An Ebola vaccine developed by Canadian researchers and considered by the WHO to be the first effective treatment against the virus will soon start a new phase of clinical trials, Ottawa announced Tuesday.
The vaccine’s safety and effectiveness will be tested on volunteers infected with HIV, starting in Ottawa and Montreal in November, and followed by trials in Senegal and Burkina Faso next year, the government said in a statement.
The tests are being conducted in partnership with US pharmaceutical company Merck.
“It is particularly important to study the effectiveness of this Ebola vaccine in vulnerable populations, such as those living with HIV,” said principal investigator Cecile Tremblay.
“These populations can often be most at-risk during outbreaks, because of their compromised immune systems.”
Ebola is spread by contact with bodily fluids, and causes a range of symptoms, from fever and body aches to vomiting, diarrhea and hemorrhage.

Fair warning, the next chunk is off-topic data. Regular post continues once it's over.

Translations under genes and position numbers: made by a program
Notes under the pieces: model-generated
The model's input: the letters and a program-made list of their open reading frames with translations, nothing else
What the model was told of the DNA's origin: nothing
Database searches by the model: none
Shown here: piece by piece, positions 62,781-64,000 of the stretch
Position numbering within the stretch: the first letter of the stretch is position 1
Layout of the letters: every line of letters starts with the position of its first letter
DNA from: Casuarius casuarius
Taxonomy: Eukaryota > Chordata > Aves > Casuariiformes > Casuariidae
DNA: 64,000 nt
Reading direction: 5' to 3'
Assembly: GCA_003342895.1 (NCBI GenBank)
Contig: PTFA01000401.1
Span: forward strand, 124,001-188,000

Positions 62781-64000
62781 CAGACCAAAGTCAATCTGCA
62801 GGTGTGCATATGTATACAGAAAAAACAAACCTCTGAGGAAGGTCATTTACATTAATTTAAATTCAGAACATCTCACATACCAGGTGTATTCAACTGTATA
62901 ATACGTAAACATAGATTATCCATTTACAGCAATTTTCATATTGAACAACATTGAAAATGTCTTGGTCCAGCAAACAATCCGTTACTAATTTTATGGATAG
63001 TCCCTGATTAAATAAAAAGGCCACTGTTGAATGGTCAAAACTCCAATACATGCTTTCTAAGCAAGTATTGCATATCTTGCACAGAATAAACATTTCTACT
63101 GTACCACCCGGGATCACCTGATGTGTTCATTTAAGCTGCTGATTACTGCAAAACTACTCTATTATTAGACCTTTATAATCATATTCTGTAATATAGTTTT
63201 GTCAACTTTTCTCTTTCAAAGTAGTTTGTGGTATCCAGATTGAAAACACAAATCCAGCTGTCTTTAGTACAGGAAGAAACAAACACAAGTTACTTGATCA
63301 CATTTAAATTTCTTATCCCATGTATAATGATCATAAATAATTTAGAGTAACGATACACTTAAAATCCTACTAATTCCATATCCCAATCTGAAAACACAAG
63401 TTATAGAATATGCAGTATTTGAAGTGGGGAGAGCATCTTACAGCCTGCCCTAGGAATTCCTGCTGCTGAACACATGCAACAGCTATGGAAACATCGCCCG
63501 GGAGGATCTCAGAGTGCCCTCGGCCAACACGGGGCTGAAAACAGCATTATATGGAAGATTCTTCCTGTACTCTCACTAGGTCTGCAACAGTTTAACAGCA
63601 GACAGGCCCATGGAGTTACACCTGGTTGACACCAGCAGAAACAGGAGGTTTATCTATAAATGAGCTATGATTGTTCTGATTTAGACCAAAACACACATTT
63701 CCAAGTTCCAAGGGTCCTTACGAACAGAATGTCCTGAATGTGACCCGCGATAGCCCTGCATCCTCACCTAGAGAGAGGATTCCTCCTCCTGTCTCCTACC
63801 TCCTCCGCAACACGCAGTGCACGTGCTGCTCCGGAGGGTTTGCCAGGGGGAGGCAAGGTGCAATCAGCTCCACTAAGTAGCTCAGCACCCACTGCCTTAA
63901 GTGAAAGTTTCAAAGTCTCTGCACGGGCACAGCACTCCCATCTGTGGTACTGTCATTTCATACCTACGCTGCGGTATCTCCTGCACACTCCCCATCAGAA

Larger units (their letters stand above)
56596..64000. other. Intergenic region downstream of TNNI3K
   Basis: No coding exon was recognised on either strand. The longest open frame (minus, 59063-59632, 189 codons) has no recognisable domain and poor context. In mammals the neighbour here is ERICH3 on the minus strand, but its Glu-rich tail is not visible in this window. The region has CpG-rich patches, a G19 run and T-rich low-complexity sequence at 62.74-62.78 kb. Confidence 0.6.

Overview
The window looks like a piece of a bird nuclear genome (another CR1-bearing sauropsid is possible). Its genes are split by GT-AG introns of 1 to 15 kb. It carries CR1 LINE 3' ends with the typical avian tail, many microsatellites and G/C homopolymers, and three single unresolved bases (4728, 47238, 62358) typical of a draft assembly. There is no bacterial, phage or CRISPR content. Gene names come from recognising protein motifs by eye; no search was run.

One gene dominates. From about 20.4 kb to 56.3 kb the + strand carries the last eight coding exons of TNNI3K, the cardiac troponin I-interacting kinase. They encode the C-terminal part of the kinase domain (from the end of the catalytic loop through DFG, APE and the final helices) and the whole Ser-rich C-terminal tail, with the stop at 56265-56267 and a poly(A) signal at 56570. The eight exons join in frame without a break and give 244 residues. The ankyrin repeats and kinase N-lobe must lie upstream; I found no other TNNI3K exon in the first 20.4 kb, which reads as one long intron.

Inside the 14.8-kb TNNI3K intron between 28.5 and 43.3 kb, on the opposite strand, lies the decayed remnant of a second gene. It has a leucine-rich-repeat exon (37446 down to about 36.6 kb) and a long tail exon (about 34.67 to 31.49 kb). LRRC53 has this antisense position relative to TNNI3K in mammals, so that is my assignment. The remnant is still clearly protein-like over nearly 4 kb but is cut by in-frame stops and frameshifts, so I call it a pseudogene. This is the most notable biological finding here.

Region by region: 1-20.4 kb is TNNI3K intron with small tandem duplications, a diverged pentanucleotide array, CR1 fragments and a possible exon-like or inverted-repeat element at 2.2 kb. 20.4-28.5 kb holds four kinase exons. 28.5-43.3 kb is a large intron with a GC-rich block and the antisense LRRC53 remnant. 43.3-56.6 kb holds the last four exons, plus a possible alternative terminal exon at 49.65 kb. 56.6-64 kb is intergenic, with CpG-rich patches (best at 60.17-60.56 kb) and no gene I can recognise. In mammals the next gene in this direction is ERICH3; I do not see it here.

According to the World Health Organization (WHO), Ebola has killed up to 90 percent of those infected during some outbreaks, though the average chance of survival is about 50 percent. A 2014 epidemic killed more than 11,000 people in West Africa.
The Ebola vaccine, originally developed by the Public Health Agency of Canada, provided blanket protection in a field trial in Guinea, according to a preliminary study published in 2015.
The results published in The Lancet medical journal were hailed as “extremely promising” by the World Health Organization.
The world was “on the verge of an effective Ebola vaccine,” the UN’s health agency had said in a statement.
The final results of the study are expected to be published this fall, said the Canadian government.
“This next phase of clinical trials is an important milestone in the development of the world’s first proven, effective vaccine against the Ebola virus,” commented Health Minister Jane Philpott.
© 2016 AFP
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